McDonald’s Celebrates Biggest Bump in Sales Since 2012
In the fast-food industry, up was down in 2015. The year was marked by turmoil for the leading chains and, at the other end of the spectrum, the increased popularity of fast-casual spots. Things got so bad at McDonald’s that it stopped reporting monthly same-store sales figures after each announcement was spun into headlines about its failings. Meanwhile, Chipotle, cast as the David to McD’s Goliath, was insurgent, winning over both consumers and the popular narrative.
But new year, new corporate you, apparently: Chipotle figured out just what would ruin its mountain of goodwill and is now dealing with numerous lawsuits and investigations in the wake of its various food-borne illness outbreaks, and McDonald’s announced its best bump in sales since 2012 on Monday.
Same-store sales were up 5.7 percent in the last quarter of 2015, following a slight uptick of 0.9 percent in the third quarter. Prior to that, the chain suffered through seven consecutive quarters of decline in same-store sales figures. Also, despite the many Chipotle-chasing measures McDonald’s announced in 2015—remember artisan burgers and the TasteCrafted menu?—it was the expansion of an old stalwart that led the sales boom. That’s right: McDonald’s is riding high on all-day breakfast, which launched in October.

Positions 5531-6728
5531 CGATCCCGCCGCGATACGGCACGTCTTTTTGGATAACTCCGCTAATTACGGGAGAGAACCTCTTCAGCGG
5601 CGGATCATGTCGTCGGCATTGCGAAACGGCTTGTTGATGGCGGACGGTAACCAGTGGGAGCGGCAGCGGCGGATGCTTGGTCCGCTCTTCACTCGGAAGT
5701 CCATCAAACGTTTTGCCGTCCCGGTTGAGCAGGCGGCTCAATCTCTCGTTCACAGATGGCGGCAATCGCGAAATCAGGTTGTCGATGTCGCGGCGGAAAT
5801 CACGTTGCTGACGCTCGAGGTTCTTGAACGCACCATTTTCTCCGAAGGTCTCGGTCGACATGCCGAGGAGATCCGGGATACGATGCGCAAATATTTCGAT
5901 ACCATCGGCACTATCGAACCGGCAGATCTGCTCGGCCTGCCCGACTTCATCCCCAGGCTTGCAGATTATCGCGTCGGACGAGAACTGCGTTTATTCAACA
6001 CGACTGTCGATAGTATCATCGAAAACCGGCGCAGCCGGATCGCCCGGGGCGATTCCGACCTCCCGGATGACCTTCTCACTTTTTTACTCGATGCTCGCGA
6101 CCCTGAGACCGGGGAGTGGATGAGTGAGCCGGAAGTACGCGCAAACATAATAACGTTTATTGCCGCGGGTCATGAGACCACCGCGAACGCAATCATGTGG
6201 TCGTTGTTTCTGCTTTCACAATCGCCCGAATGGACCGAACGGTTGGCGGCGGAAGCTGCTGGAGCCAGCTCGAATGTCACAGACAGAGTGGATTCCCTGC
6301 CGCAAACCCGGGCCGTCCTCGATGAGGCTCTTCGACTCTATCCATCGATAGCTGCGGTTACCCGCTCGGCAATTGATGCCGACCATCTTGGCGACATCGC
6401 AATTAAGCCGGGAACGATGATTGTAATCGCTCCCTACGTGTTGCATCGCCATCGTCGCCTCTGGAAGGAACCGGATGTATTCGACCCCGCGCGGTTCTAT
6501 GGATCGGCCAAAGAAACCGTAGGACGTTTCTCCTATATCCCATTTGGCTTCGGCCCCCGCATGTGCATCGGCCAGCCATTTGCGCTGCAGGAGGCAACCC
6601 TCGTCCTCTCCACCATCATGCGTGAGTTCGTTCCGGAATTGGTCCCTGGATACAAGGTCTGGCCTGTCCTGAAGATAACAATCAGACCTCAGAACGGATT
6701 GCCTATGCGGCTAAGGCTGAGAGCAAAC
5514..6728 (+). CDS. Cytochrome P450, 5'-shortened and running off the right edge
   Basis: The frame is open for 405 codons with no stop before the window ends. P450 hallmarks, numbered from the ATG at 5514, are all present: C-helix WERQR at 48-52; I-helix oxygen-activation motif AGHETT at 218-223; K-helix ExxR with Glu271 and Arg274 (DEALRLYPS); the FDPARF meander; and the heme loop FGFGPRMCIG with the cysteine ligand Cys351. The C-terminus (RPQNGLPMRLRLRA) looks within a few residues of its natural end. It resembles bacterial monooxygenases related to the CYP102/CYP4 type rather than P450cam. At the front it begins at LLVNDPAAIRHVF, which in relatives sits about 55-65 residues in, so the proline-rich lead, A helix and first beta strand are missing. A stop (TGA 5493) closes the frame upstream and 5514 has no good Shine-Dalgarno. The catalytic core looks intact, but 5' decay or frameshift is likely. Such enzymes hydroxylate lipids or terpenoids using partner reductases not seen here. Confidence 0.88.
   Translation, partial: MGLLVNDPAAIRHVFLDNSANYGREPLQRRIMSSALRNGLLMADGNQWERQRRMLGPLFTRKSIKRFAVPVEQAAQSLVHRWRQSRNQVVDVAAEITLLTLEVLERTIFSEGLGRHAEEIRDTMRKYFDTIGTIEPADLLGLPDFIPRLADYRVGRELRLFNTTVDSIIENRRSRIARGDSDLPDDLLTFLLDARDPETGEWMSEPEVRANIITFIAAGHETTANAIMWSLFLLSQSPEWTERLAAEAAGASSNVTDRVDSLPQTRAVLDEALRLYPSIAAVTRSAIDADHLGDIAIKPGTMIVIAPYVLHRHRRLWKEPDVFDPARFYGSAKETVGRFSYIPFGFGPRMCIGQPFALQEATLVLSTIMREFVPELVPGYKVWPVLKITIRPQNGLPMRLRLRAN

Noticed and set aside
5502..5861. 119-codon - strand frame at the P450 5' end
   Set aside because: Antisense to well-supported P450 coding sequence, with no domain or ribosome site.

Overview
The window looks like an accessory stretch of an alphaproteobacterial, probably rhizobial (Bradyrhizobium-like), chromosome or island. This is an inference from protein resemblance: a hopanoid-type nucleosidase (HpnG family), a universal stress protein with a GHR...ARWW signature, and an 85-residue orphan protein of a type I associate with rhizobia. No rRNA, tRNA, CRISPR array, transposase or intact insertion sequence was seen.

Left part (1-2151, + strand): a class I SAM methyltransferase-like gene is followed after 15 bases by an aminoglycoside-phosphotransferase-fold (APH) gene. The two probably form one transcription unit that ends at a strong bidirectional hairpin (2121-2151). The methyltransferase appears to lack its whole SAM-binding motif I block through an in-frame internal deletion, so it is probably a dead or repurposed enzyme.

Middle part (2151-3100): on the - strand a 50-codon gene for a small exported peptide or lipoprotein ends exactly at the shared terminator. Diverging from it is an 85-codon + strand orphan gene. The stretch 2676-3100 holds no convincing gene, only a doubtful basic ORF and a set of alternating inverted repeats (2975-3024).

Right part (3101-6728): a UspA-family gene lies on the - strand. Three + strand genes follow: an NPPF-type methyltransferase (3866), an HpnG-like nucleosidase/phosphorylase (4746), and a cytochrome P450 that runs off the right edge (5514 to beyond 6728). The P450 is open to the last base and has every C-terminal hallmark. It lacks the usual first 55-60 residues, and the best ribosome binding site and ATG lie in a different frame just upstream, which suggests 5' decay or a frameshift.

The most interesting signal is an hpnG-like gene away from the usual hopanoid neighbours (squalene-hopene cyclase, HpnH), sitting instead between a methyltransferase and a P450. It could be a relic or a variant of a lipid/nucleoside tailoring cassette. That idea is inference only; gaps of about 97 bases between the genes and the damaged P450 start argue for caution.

However, expanding breakfast hours will certainly increase the 2 billion eggs the chain uses annually. Following its September announcement that it will switch over to only cage-free eggs—a process that could take a decade—there’s potentially an animal welfare upside to the supply-side changes and new demand.
McDonald’s CEO Steve Easterbrook made clear on an investor call that the chain wasn’t going to ride out of its doldrums on hash browns and English muffins. “We don’t want to be a single-initiative turnaround plan,” he said. McDonald’s is continuing to “invest in food quality,” as Easterbrook said on the call, remodeling its restaurants and giving consumers more opportunities to customize their orders—kind of like that chain in which you can pick and choose exactly what goes into your burrito.